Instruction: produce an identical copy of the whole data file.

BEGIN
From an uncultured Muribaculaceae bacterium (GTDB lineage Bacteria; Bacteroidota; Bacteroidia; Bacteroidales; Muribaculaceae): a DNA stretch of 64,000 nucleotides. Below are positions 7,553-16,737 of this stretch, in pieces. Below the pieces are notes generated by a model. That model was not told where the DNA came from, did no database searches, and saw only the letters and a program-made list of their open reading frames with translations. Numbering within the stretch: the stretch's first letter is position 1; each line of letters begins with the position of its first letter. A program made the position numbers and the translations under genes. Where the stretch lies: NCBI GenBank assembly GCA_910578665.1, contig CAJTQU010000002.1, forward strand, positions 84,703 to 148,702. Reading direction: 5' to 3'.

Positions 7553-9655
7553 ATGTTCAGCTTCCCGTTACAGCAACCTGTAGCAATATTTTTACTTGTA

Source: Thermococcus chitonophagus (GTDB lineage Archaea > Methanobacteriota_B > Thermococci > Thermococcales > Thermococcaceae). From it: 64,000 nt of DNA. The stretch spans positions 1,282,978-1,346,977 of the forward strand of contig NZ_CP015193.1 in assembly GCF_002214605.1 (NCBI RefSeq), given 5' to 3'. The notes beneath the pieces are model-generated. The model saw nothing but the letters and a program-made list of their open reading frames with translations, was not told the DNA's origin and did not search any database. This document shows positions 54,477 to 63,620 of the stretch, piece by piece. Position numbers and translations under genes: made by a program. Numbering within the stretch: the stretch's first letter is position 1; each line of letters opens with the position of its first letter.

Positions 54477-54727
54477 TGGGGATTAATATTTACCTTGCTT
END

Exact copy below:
From an uncultured Muribaculaceae bacterium (GTDB lineage Bacteria; Bacteroidota; Bacteroidia; Bacteroidales; Muribaculaceae): a DNA stretch of 64,000 nucleotides. Below are positions 7,553-16,737 of this stretch, in pieces. Below the pieces are notes generated by a model. That model was not told where the DNA came from, did no database searches, and saw only the letters and a program-made list of their open reading frames with translations. Numbering within the stretch: the stretch's first letter is position 1; each line of letters begins with the position of its first letter. A program made the position numbers and the translations under genes. Where the stretch lies: NCBI GenBank assembly GCA_910578665.1, contig CAJTQU010000002.1, forward strand, positions 84,703 to 148,702. Reading direction: 5' to 3'.

Positions 7553-9655
7553 ATGTTCAGCTTCCCGTTACAGCAACCTGTAGCAATATTTTTACTTGTA

Source: Thermococcus chitonophagus (GTDB lineage Archaea > Methanobacteriota_B > Thermococci > Thermococcales > Thermococcaceae). From it: 64,000 nt of DNA. The stretch spans positions 1,282,978-1,346,977 of the forward strand of contig NZ_CP015193.1 in assembly GCF_002214605.1 (NCBI RefSeq), given 5' to 3'. The notes beneath the pieces are model-generated. The model saw nothing but the letters and a program-made list of their open reading frames with translations, was not told the DNA's origin and did not search any database. This document shows positions 54,477 to 63,620 of the stretch, piece by piece. Position numbers and translations under genes: made by a program. Numbering within the stretch: the stretch's first letter is position 1; each line of letters opens with the position of its first letter.

Positions 54477-54727
54477 TGGGGATTAATATTTACCTTGCTT